Prior to the Durban Review Conference, President of Senegal Abdoulaye Wade stated that the idea of reparations was "insulting" because it insinuated that providing compensation for slavery would make it "cease to exist".
Social scientist Rhoda Howard-Hassmann argues that the logic behind the resolution drafted at the Durban Conference is based on modern laws governing crimes against humanity being applied retroactively to the slave trade, asserting that Western nations are not liable for reparations since the slave trade was not considered a war crime.
In 2007, Guyana President Bharrat Jagdeo formally called on European nations to pay reparations for the slave trade. President Jagdeo stated, "Although some members of the international community have recognized their active role in this despicable system, they need to go step further and support reparations." In 2014, the Parliament of Guyana established a "Reparations Committee of Guyana" to further investigate the impact of slavery and create formal demands for reparations.
In 2011, Antigua & Barbuda called for reparations at the United Nations, saying "that segregation and violence against people of African descent had impaired their capacity for advancement as nations, communities and individuals". More recently, in 2016, Ambassador of Antigua and Barbuda to the United States, Sir Ronald Sanders, called on Harvard University "to demonstrate its remorse and its debt to unnamed slaves from Antigua and Barbuda." According to Sanders, Isaac Royall Jr., who was the first endowed professor of law at Harvard, relied on the slaves on his plantation in Antigua when establishing Harvard Law School. Sanders recommended these reparations come in the form of annual scholarships for Antiguans and Barbudans.
In 2012, Jamaica revived its reparations commission, to consider the question of whether the country should seek an apology or reparations from Britain for its role in the slave trade. The opposition cited Britain's role in the end of the slave trade as a reason that Britain should issue no reparations.
Also in 2012, the Barbados government established a twelve-member Reparations Task Force, to be responsible for sustaining the local, regional and international momentum for reparations. Barbados is reportedly "currently leading the way in calling for reparations from former colonial powers for the injustices suffered by slaves and their families."
In 2013, in the first of a series of lectures in Georgetown, Guyana, to commemorate the 250th anniversary of the 1763 Berbice Slave Revolt, Principal of the Cave Hill Campus of the University of the West Indies, Sir Hilary Beckles urged Caribbean Community (CARICOM) countries to emulate the position adopted by the Jews who were persecuted during the Second World War and have since organized a Jewish reparations fund.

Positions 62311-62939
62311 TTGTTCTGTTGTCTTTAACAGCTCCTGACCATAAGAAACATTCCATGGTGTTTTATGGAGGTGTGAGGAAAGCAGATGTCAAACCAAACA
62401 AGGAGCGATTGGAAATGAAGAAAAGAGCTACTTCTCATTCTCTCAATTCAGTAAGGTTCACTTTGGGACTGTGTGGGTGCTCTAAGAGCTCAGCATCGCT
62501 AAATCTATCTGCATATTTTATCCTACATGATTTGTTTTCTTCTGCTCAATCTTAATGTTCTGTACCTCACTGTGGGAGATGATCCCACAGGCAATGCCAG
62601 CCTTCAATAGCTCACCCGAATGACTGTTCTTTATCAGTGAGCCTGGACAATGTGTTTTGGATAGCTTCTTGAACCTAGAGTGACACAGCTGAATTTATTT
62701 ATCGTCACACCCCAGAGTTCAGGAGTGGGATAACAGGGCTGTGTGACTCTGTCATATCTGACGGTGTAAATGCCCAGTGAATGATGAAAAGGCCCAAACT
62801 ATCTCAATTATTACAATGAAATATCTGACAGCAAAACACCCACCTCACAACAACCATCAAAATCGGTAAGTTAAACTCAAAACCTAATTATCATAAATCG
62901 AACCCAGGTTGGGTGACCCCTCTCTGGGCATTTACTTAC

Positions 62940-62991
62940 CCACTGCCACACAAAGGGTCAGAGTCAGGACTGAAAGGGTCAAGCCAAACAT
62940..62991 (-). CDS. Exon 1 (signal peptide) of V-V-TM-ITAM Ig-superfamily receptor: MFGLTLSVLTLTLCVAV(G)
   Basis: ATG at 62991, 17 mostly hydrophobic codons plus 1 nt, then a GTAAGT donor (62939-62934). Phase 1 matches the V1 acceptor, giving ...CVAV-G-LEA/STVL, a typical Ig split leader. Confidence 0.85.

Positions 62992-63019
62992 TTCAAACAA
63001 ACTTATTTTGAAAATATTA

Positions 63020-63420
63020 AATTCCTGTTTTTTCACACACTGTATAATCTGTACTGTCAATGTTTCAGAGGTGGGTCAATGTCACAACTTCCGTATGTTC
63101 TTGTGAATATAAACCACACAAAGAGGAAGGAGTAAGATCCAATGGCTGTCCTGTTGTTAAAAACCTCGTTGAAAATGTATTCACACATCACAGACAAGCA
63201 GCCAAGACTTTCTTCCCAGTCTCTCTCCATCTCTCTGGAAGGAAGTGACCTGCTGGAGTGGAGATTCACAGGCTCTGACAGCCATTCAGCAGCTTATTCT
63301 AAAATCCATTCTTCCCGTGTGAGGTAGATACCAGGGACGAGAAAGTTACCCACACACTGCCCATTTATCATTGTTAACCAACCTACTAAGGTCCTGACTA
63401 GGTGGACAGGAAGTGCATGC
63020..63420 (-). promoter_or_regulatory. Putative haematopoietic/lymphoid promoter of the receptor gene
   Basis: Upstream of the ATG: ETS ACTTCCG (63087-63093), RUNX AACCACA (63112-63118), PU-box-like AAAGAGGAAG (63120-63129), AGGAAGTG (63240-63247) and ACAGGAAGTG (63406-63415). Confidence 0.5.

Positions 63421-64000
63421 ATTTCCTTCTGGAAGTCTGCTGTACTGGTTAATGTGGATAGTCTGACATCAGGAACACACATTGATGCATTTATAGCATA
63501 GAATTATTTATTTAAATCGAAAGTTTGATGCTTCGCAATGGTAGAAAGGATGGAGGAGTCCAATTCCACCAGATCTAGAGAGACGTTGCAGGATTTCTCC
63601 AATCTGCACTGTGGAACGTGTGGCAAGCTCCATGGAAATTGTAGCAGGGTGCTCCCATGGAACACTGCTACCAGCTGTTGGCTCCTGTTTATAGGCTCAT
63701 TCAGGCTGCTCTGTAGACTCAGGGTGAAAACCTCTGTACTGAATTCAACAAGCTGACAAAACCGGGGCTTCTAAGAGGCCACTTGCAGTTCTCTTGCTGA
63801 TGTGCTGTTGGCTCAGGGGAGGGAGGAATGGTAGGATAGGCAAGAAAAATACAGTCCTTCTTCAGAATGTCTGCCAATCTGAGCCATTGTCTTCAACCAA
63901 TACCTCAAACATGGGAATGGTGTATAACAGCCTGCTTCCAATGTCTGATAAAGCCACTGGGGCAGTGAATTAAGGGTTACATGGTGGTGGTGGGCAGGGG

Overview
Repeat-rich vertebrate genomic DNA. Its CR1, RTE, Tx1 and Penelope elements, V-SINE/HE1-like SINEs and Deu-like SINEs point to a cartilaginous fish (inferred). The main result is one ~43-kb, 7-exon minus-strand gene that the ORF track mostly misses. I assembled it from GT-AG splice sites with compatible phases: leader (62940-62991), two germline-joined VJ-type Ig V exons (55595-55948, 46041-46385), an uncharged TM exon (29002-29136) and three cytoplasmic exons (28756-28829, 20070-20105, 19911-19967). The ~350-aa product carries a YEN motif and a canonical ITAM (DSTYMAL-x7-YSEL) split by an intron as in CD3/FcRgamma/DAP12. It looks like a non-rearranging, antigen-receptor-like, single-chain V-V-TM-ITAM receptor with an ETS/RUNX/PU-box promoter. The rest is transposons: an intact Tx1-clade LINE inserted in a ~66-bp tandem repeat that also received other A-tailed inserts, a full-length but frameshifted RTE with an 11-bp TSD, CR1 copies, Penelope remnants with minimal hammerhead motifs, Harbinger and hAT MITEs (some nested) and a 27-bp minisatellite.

CARICOM Reparations Commission
Following Sir Hilary Beckles's advice, the CARICOM Reparations Commission (CRC) was created in September 2013. In 2014, 15 Caribbean nations unveiled the "CARICOM Ten Point Plan for Reparatory Justice" which spelled out demands for reparations from Europe "...for the enduring suffering inflicted by the Atlantic slave trade". Among these demands were formal apologies from all nations involved (as opposed to "statements of regret"), repatriation of displaced Africans to their homeland, programs to help Africans learn about and share their histories, and institutions to improve slavery descendants' literacy, physical health, and psychological health. Representatives of Caribbean states have repeatedly announced their intention to bring the issue to the International Court of Justice (ICJ). However, as of 2019[update] no action has been taken. Moreover, from the perspective of international law, it is disputed[by whom?] whether slavery, genocide and other crimes against humanity had been outlawed at the time they were committed in the Caribbean. As international law knows the principle of intertemporal law, in principle today's prohibitions cannot be applied retroactively. Still, some lawyers[who?] have argued that exceptions to the principle of intertemporal law are applicable in cases of crimes against humanity, as European states and their representatives could not expect slavery to be legal in the future (referred to as teleological reduction of the principle).
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|Wikiquote has quotations related to: Reparations for slavery|
- The Case for Black Reparations, C-SPAN video of the TransAfrica Forum, 11 January 2000.
- Making Amends: Debate Continues Over Reparations for U.S. Slavery, National Public Radio, August 27, 2001.